Last month, Human Rights Watch raised eyebrows with a provocatively titled report about autonomous weaponry that can select targets and fire at them without human input. “Losing Humanity: The Case Against Killer Robots,” blasts the headline, and argues that autonomous weapons will increase the danger to civilians in conflict.
In this report, HRW urges the international community to “prohibit the development, production, and use of fully autonomous weapons” because these machines “inherently lack human qualities that provide legal and non-legal checks on the killing of civilians.”
While such concern is understandable, it is misplaced. For starters, as HRW concede in their report, no country, including the U.S., has decided to either develop or deploy fully autonomous armed robots. Shortly after the report was published, the Pentagon released a directive on the development of autonomy that called for “commanders and operators to exercise appropriate levels of human judgment over the use of force.”
So if the Pentagon doesn’t want fully autonomous weapons, why is there such concern about them?
Part of the reason, arguably, is cultural. American science fiction, in particular, has made clear that autonomous robot are deadly. From the Terminator franchise, the original and the remake of Battlestar Galactica, to the Matrix trilogy, the clear thrust of popular science fiction is that making machines functional without human input will be the downfall of humanity.
It is under this sci-fi “understanding” of technology that some object to autonomous weaponry. However, the Pentagon directive shows that the military certainly doesn’t want total weaponry autonomy. A deeper look at this type of weapon reveals that the perceived threat may not be valid. In fact, re-examination might suggest more plausible alternatives to this technology than full-bore prohibition.
Many of the processes that go into making lethal decisions are already automated. The intelligence community (IC) generates around 50,000 pages of analysis each year, culled from hundreds of thousands of messages. Every day analysts reviewing targeting intelligence populate lists for the military and CIA via hundreds of pages of documents selected by computer filters and automated databases that discriminate for certain keywords.
In war zones, too, many decisions to kill are at least partly automated. Software programs such as Panatir collect massive amounts of information about IEDs, analyze without human input, and spit out lists of likely targets. No human could possibly read, understand, analyze, and output so much information in such a short period of time.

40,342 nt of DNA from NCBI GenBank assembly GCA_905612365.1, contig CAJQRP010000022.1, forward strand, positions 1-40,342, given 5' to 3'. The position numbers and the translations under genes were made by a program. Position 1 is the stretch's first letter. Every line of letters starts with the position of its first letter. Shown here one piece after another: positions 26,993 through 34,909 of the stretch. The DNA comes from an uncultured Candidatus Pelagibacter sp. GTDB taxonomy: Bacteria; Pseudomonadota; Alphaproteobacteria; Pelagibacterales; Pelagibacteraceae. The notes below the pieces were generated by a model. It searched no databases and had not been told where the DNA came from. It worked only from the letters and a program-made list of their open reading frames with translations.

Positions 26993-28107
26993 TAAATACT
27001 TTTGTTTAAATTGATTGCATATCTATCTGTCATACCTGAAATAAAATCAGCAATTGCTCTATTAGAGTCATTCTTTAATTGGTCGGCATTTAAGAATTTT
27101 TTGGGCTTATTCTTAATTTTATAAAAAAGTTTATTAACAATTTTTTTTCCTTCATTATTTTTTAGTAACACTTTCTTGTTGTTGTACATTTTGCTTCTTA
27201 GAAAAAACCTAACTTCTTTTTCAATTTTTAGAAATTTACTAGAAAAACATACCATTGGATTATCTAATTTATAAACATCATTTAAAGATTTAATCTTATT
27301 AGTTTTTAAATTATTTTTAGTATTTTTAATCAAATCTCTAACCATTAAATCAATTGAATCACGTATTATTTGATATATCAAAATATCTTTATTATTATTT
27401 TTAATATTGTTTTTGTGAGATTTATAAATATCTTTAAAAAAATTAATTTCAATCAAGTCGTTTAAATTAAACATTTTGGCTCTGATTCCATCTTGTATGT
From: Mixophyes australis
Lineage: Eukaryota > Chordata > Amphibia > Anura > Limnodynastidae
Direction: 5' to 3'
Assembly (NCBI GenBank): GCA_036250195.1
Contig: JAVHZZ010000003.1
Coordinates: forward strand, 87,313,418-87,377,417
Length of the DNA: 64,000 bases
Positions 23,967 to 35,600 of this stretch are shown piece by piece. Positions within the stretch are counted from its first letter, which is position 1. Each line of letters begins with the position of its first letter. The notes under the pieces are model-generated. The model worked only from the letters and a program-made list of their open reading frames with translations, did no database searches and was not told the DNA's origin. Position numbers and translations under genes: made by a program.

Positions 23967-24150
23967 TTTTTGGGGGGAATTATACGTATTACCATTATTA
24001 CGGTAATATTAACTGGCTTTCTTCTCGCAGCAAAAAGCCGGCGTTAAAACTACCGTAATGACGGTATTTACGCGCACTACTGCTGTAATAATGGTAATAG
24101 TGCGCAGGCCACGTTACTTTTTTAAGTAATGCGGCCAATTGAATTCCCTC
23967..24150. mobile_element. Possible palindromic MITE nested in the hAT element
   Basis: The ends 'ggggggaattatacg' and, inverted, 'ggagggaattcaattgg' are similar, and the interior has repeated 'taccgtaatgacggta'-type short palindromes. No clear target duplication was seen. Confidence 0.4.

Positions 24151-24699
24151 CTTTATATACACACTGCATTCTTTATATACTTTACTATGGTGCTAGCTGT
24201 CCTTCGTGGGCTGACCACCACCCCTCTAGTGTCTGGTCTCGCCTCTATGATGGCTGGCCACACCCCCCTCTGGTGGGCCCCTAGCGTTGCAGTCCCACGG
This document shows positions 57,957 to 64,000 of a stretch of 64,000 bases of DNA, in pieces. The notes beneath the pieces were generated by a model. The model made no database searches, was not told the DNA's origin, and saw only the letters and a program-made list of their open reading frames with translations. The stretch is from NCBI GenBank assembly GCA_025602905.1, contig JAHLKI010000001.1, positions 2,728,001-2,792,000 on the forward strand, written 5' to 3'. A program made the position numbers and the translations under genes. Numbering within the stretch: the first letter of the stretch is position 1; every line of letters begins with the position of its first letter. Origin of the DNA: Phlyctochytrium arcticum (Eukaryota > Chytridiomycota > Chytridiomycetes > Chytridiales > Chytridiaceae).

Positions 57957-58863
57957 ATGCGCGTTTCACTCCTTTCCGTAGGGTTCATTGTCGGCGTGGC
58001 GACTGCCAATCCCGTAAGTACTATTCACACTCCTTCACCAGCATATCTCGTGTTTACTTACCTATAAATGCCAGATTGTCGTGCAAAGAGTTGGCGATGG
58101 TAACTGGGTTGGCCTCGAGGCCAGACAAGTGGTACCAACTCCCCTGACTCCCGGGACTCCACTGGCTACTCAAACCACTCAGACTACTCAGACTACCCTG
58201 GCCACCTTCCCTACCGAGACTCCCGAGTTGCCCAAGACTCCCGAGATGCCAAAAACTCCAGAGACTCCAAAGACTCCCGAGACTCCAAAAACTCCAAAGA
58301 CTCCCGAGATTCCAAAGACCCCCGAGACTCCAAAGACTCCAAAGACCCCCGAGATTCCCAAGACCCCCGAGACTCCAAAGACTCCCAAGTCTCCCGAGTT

Automated systems already decide to fire at targets without human input, as well. The U.S. Army fields advanced counter-mortar systems that track incoming mortar rounds, swat them out of the sky, and fire a return volley of mortars in response without any direct human input. In fact, the U.S. has employed similar (though less advanced) automated defensive systems for decades aboard its navy vessels. Additionally, heat-seeking missiles don’t require human input once they’re fired – on their own, they seek out and destroy the nearest intense heat source regardless of identity.
It’s hard to see how, in that context, a drone (or rather the computer system operating the drone) that automatically selects a target for possible strike is morally or legally any different than weapons the U.S. already employs.
The real debate should surround the philosophy behind utilizing these systems: what are they designed to do, and can they be made to do it more effectively? Humans are imperfect – targets may be misidentified, vital intelligence can be discounted because of cognitive biases, and outside information just might not be available to make a decision. Autonomous systems can dramatically improve that process so that civilians are actually much better protected than by human inputs alone.
Additionally, automated analysis systems reflect the attitudes and assumptions of the people who program them; American values are reflected in the way these systems analyze and why certain pieces of data are highlighted or ignored. In other words, automated systems already reflect our priorities and us. Therefore, there is no reason to think more automation would do something else. For example, the fear that autonomous drones would use less discretion before firing a weapon means such automation would be deliberate in design and not inherent to their automation.
Alternatively, these programs could be changed to better reflect our values and priorities. The possibility of full autonomy poses a number of questions about the use of force and how to maintain accountability when people take a less active role. But it could also make warfare less deadly, more accountable, and ultimately more humane; knee-jerk reactions against such a future don’t further the debate anymore than uncritically embracing such technology.